We did not observe any significant differences in the gender or race/ethnicity distributions of the MIRA grantees as compared to the MIRA applicants who did not receive an award. Both groups were roughly 25% female and included ≤10% of underrepresented racial/ethnic groups. These proportions were also not significantly different from those of the new and early stage R01 grantees. Thus although the MIRA selection process did not yet enhance these aspects of the diversity of the awardee pool relative to the other groups of grantees, it also did not exacerbate the existing skewed distribution.

We did observe significant differences among the mean ages of the MIRA grantees, MIRA applicants who did not receive an award and the R01-funded grantees. The MIRA grantees are 1.5 years younger on average than those MIRA applicants who did not receive an award (37.2 vs. 38.7 years, p<0.05), and about 2 years younger than the FY 2015 R01-funded Early Stage Investigators (37.2 vs. 39.1 years, p<0.001). The R01-funded New Investigators in FY 2015, a pool which includes a few individuals older than 60 years, average an age of 45.6 years. This selection for funding investigators earlier is a promising feature of the first round of MIRA awards to New and Early Stage Investigators. As noted at the recent meeting of our Advisory Council, where Jon presented these data, 37 years is still relatively late for investigators to be getting their first major NIH grant. We will continue to monitor this issue with the goal of further decreasing that figure.

Revisiting the Dependence of Scientific Productivity and Impact on Funding Level

13 comments

A 2010 analysis by NIGMS and subsequent studies by others (Fortin and Currie, 2013; Gallo et al., 2014; Lauer et al., 2015; Doyle et al., 2015; Cook et al., 2015) have indicated that, on average, larger budgets and labs do not correspond to greater returns on our investment in fundamental science. We have discussed the topic here in A Shared Responsibility and in an iBiology talk Link to external website. In this updated analysis, we assessed measures of the recent productivity and scientific impact of NIGMS grantees as a function of their total NIH funding.

We identified the pool of principal investigators (PIs) who held at least one NIGMS P01 or R01-equivalent grant (R01, R23, R29, R37) in Fiscal Year 2010. We then determined each investigator’s total NIH funding from research project grants (RPGs) or center grants (P20, P30, P50, P60, PL1, U54) for Fiscal Years 2009 to 2011 and averaged it over this 3-year period. Because many center grants are not organized into discrete projects and cores, we associated the contact PI with the entire budget and all publications attributed to the grant. We applied the same methodology to P01s. Thus, all publications citing the support of the center or P01 grant were also attributed to the contact PI, preventing underrepresentation of their productivity relative to their funding levels. Figure 1 shows the distribution of PIs by funding level, with the number of PIs at each funding level shown above each bar.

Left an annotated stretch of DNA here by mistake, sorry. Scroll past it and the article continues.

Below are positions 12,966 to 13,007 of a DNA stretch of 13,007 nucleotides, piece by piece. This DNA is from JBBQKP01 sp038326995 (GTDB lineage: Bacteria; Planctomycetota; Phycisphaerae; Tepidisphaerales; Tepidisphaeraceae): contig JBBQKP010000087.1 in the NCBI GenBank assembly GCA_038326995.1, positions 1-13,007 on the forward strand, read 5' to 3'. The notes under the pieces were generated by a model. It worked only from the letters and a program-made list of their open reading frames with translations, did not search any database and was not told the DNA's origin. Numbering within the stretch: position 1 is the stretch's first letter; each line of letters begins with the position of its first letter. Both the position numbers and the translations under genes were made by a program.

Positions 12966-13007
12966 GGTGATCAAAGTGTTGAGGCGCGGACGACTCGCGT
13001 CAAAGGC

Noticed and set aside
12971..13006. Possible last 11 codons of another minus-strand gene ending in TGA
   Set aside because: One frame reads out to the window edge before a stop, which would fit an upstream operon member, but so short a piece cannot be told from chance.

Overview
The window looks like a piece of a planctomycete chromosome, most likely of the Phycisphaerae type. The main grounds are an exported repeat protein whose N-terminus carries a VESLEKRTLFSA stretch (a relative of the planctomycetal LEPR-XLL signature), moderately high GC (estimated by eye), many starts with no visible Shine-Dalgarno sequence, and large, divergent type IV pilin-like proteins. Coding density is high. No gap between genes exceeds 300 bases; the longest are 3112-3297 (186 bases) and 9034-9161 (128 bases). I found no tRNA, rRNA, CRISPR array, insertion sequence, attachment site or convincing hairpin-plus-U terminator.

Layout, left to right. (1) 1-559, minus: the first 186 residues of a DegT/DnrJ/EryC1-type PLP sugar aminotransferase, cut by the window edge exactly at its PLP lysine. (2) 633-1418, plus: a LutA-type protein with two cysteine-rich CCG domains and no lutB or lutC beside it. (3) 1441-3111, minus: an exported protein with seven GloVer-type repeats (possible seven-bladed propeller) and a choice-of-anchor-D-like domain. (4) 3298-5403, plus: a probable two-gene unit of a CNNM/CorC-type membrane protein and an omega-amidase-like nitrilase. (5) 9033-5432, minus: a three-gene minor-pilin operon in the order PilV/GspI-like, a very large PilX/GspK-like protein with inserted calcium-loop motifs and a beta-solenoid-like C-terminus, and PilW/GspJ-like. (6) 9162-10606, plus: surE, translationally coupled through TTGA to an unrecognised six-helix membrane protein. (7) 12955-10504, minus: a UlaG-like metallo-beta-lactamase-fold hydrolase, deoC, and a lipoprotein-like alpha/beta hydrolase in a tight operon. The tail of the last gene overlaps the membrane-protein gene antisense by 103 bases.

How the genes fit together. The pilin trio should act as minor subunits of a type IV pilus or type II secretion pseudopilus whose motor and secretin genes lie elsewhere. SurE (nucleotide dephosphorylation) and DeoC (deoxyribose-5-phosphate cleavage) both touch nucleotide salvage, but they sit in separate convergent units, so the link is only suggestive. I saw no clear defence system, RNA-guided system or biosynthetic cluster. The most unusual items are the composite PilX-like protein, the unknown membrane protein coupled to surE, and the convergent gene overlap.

Continue reading “Revisiting the Dependence of Scientific Productivity and Impact on Funding Level”

NIGMS Training Application and Funding Trends: Individual NRSA Postdoc and Pathway to Independence Awards

0 comments

Our Division of Training, Workforce Development, and Diversity (TWD) supports programs at multiple career stages to foster the development of a strong and diverse biomedical research workforce. This post is the first in a series focused on data from NIGMS training programs and is similar to the ones we have done for our research project grant portfolio. Below, we examine trends in NIGMS applications and awards for the Individual Postdoctoral National Research Service Award (NRSA) (F32) and Pathway to Independence Award (K99) programs. NIGMS also supports institutional postdoctoral awards that include the Institutional Research and Academic Career Development Awards (IRACDA) (K12) and NRSA Institutional Postdoctoral Training Grants (T32) focused in clinical areas, and data on these programs were shared previously.

NIGMS F32 Applications, Success/Award Rates, and Demographic Data – Past 5 Fiscal Years

The F32 fellowship program supports research training of highly promising postdoctoral candidates toward becoming productive, independent investigators in biomedical research fields relevant to the NIH mission. Within the last 5 fiscal years (FY 2015 to FY 2019), NIGMS received approximately 350 to 425 applications each year to the NRSA F32 program (Figure 1).

F32 Applications, Awards, and Success Rates

Figure 1. Number of NIGMS F32 Applications, Awards, and NIGMS and NIH Success Rates, FY 2015-2019. The blue bars (left axis) represent the number of F32 applications, while the orange-striped bars (left axis) represent the number of F32 awards. The solid gray line (right axis) represents the NIGMS success rate, defined as the percentage of reviewed grant applications that receive funding. For comparison to the NIGMS success rate, the NIH success rate is included as a yellow dashed line and indicates that NIGMS had higher success rates over the past 5 years than NIH overall. NIH-wide data are from the NIH Data Book.